We woke reasonably late following the feast and free flowing wine the night before. After gathering ourselves and our packs, we headed down to our homestay family’s small dining room for breakfast, where we enjoyed scrambled eggs, toast, mekitsi (fried dough), local jam and peppermint tea. We were making our way to the Rila Mountains, where we were visiting the Rila Monastery.

We wandered the site with busloads of other tourists, yet strangely the place did not seem crowded. I’m not sure if it was the sheer size of the place, or whether the masses congregated in one area and didn’t venture far from the main church, but I didn’t feel overwhelmed by tourists in the monastery.

We headed over Lions Bridge and made our way to the Sofia Synagogue, then sheltered in the Central Market Hall until the recurrent (but short-lived) mid-afternoon rain passed. Feeling refreshed after an espresso, we walked a short distance to the small but welcoming Banya Bashi Mosque, then descended into the ancient Serdica complex.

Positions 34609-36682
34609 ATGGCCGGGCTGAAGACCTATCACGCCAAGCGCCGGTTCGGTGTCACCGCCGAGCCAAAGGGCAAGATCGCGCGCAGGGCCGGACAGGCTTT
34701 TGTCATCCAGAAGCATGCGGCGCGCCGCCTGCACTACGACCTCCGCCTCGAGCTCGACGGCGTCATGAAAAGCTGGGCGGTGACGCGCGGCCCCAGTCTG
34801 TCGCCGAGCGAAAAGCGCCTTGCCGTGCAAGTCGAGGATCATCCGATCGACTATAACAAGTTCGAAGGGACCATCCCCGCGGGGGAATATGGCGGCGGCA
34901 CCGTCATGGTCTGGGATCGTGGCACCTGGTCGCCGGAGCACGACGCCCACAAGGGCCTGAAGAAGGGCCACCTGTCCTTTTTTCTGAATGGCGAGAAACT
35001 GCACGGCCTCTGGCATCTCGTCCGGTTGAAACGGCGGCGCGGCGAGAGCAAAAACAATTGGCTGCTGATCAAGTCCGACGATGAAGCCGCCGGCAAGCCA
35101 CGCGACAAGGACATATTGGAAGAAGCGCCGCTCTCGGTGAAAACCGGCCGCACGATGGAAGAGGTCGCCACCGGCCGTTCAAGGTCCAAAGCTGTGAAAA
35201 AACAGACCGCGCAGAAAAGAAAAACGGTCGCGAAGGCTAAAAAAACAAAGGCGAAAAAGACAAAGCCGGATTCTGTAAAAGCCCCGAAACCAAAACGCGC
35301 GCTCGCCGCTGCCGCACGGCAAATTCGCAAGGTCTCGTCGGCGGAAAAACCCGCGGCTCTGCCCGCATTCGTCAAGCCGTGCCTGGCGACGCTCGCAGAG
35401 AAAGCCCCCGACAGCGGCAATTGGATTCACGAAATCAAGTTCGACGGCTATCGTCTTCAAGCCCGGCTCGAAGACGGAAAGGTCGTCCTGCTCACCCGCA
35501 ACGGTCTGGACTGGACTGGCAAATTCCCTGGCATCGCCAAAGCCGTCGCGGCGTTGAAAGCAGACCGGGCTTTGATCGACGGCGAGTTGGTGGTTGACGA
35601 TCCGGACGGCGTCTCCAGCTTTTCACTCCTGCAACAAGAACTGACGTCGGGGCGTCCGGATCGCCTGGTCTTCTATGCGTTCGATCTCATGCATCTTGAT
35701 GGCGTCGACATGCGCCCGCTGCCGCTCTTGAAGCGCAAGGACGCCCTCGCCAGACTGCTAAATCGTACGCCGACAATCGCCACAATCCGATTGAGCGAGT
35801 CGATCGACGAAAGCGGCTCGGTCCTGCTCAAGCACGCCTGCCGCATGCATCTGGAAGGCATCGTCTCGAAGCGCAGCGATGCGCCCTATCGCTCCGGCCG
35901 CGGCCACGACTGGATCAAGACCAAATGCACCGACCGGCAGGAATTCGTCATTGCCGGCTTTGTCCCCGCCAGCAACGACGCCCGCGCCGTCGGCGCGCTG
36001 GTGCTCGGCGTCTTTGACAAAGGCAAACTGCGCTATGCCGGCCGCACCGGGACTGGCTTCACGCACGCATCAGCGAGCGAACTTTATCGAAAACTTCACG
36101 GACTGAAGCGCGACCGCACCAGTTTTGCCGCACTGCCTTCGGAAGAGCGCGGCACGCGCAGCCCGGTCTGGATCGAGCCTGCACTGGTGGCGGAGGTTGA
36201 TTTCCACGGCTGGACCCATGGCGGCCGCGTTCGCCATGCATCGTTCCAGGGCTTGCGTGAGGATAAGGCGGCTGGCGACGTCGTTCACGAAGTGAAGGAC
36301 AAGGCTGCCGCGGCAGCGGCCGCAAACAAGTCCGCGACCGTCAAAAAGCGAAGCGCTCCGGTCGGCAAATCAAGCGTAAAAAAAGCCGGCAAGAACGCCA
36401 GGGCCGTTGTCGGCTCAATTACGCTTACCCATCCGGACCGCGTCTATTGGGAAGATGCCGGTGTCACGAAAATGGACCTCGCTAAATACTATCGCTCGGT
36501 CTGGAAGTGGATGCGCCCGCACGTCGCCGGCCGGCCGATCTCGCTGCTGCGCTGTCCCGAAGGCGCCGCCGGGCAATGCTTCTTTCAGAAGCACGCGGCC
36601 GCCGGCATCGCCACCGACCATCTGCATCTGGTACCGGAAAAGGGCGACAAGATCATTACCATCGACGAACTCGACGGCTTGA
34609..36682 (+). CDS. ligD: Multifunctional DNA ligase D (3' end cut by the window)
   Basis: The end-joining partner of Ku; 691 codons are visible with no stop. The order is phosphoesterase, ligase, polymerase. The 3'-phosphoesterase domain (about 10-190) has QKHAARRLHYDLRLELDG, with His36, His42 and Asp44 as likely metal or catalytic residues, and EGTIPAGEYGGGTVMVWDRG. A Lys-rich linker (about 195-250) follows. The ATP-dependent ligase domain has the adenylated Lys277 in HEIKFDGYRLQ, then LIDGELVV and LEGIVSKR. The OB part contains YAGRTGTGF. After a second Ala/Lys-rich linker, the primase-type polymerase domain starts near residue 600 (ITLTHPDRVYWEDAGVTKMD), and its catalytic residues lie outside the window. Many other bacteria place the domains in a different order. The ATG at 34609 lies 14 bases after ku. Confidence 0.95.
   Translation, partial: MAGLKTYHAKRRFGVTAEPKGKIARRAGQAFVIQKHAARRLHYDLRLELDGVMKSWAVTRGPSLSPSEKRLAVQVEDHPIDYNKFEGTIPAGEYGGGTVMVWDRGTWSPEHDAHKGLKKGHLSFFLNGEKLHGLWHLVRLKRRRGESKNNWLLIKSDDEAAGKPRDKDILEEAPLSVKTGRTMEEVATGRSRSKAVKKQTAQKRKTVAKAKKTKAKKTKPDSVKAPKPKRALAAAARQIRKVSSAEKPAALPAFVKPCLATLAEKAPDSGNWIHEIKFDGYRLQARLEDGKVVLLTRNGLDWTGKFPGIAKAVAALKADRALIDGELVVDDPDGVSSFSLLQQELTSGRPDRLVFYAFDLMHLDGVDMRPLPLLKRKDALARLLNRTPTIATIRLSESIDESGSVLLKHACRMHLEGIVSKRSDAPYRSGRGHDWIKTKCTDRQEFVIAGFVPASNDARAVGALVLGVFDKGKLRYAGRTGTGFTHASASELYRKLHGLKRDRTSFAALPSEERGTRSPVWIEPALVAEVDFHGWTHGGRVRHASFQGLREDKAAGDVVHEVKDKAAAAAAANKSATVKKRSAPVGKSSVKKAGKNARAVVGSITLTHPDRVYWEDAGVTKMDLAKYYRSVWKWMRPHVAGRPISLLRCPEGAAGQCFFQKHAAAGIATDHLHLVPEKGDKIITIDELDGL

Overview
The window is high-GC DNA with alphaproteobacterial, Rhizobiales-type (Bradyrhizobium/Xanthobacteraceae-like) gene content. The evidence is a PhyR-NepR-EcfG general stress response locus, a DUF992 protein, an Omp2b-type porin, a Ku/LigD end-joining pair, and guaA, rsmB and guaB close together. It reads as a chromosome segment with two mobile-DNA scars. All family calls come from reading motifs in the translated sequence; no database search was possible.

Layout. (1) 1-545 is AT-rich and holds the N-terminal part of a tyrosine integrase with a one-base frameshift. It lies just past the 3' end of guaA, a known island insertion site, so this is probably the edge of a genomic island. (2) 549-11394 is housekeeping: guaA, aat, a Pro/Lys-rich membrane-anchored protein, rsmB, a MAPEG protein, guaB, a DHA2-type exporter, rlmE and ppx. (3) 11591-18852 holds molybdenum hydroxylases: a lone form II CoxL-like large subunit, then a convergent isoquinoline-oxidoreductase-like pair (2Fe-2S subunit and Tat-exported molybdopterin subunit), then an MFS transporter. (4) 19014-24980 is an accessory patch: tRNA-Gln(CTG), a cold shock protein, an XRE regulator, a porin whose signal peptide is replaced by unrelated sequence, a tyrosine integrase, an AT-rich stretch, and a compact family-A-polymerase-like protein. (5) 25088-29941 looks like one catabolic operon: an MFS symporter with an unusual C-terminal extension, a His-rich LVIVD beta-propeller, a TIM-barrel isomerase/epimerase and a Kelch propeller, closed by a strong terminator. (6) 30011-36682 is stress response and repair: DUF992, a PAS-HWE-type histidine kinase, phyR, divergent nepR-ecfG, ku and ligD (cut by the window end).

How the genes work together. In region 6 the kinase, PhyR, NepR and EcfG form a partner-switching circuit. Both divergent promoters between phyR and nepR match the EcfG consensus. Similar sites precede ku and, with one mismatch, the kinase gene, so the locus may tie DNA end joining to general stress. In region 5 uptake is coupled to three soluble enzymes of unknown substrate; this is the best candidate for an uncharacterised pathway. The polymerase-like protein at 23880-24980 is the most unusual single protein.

We visited the impressive Sveta Nedelya Cathedral, then walked to the calm and diminutive Sveti Georgi Rotunda, which is surrounded on all sides by solid, square and pragmatic communist-built structures. I marvelled at the decision to leave this tiny church in the midst of these gargantuan buildings, but I loved the fact that it remains intact.

We were exhausted after a long day of travel, so we headed back to the hotel and crashed. I had low expectations about Sofia as a city, but after the walking tour I absolutely loved the place. This was an easy city to navigate, and it was a beautiful city – despite its ugly, staunch and stolid communist-built surrounds. Sofia has a very average facade as you enter the city, but once you lose yourself in the old town area, everything changes.